Broadcasting from a new newsroom in London alongside BBC Arabic television, most of the 140-strong team were recruited from Iran and had no previous television experience.
After eight months of training and with BBC mentors on hand to help, they won praise for the quality and production standards of the new channel.
"I have been involved in over a dozen channel launches in various parts of the world, including the UK, and they are undoubtedly the most creative and quick-to-learn group of people I have ever worked with," says editorial launch director Rob Beynon. "It is amazing to watch."
The BBC Persian team of television presenters - including Nader Soltanpour and Famal Ghazizadeh - come from a range of journalism and media backgrounds.
Although Iran remains closed to BBC Persian reporters, a Tehran-based news correspondent reports in English for the BBC across platforms and channels.
The new channel builds on the reputation and experience of 68 years of BBC radio broadcasts and eight years of online content in Persian.
According to independent research, audiences regard the BBC as one of the most trusted, impartial and objective international radio news providers in the Persian-speaking world.
"Our research shows a real appetite for balanced and fair reportage without a preconceived agenda - and we aim to provide it," says Steve Williams, Executive Editor, Asia Pacific Region.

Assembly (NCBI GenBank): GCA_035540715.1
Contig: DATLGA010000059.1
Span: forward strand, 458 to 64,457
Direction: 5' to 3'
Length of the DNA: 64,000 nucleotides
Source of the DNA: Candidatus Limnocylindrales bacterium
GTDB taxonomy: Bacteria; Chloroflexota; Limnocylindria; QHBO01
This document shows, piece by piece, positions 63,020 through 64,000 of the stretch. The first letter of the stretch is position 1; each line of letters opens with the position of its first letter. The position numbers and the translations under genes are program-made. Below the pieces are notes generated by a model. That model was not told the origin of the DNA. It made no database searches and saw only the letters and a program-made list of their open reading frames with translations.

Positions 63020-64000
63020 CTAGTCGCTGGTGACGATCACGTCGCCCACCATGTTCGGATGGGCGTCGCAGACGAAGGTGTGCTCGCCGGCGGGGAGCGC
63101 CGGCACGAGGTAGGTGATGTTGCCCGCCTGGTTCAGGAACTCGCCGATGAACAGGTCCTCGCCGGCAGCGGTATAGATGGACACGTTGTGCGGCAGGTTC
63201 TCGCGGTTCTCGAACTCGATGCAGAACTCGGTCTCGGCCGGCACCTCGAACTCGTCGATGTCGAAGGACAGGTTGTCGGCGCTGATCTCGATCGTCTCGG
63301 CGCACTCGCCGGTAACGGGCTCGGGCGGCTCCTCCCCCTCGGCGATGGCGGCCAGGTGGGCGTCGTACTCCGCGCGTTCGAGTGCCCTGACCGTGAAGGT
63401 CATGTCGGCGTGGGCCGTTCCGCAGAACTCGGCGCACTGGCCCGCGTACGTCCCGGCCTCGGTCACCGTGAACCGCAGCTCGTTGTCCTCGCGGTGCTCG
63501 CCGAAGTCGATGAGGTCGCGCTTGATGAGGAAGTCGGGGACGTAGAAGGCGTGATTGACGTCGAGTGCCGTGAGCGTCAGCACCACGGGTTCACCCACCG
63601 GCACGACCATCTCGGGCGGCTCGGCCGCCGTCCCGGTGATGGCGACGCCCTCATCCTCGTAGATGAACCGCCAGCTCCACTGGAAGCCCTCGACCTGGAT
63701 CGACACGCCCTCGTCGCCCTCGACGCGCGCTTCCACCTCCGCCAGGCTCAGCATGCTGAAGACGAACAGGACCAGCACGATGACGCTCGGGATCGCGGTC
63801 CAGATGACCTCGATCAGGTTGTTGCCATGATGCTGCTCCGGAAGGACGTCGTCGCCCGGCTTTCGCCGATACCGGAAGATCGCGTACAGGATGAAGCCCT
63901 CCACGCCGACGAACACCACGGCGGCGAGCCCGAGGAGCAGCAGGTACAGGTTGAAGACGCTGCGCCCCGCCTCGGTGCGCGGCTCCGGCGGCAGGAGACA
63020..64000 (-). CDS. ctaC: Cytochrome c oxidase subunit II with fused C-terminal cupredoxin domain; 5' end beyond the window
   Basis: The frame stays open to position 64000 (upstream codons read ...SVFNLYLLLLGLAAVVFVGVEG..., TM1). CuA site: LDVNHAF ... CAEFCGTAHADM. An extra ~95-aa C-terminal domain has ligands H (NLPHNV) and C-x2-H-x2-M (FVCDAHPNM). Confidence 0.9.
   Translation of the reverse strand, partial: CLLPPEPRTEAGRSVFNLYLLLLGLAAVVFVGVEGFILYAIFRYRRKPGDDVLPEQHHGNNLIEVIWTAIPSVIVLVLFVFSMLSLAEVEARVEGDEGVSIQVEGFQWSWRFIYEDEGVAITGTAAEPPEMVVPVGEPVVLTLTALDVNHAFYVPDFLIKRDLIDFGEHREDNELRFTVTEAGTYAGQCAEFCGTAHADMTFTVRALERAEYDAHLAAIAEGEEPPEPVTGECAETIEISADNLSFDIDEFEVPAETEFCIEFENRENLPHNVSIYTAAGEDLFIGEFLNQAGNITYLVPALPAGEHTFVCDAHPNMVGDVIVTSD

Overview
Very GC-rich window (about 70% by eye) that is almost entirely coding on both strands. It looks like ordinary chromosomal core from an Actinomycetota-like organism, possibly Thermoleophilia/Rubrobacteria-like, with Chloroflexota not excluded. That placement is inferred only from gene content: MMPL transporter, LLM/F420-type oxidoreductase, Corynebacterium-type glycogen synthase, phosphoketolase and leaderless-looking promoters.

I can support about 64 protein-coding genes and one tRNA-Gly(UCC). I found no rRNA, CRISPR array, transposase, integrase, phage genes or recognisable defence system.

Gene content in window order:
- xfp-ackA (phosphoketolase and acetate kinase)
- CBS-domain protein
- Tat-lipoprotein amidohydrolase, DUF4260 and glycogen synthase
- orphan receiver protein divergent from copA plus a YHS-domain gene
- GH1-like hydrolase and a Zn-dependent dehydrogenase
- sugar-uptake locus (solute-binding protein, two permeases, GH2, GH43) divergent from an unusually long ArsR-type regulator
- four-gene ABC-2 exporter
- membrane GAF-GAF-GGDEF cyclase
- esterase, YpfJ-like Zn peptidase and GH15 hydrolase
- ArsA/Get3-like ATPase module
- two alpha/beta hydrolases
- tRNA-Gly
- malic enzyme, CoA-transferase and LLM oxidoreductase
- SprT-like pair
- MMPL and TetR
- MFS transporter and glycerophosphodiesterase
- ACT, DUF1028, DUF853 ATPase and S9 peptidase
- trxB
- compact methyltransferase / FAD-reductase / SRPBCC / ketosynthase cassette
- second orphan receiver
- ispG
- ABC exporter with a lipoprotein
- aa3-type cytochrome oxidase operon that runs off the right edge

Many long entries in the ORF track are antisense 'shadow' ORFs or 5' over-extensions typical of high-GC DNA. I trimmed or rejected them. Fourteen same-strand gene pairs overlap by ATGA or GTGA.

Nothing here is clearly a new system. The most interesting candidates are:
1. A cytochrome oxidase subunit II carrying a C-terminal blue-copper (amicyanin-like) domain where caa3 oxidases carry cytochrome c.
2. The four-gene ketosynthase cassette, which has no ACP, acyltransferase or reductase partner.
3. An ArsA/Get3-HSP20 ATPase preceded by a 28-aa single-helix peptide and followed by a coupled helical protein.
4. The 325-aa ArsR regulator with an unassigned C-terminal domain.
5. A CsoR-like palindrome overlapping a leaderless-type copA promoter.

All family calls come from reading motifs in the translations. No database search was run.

The presence of BBC Persian TV is also bringing the richness of Iranian life to a wider audience.
A number of programmes have been co-produced for BBC World News and UK channels.
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Meeting growing need
Television has growing impact in Afghanistan but radio remains the dominant medium. Nearly two out of three adults listen at least once a week to BBc programmes, now increasingly available on FM. "The need is on the increase", says Andres Ilves." About 40% of the people who listen to us in Afghanistan only began doing so in the last couple of years."
A special news and current affairs programme in Pashto was launched for listeners in southern and eastern Afhanistan, including the Pakistan border.
- News: The BBC Persian television schedule is led by the latest international and regional events, which are given a global perspective. Viewers exchange opinions on the day's events. BBC correspondents host in-depth weekly programmes of analysis and major interviews.
- Debate: Nowbat-E Shoma (Your Turn) is a weekly interactive debate programme on TV, radio and online, with contributions via telephone, email, SMS and webcam. Emrooziha (Youth) reviews global news events for young viewers and gives them a place to share their opinions.
- Documentaries: A weekly showcase of the best Iranian, Afghan and Tajik documentary films is followed by reviews and discussion.
- Music: Kook (Tune) Behzad Bolour presents Iranian and world music, with major interviews, the latest videos and charts.
- Sport, film, technology, arts and culture are regular programme highlights.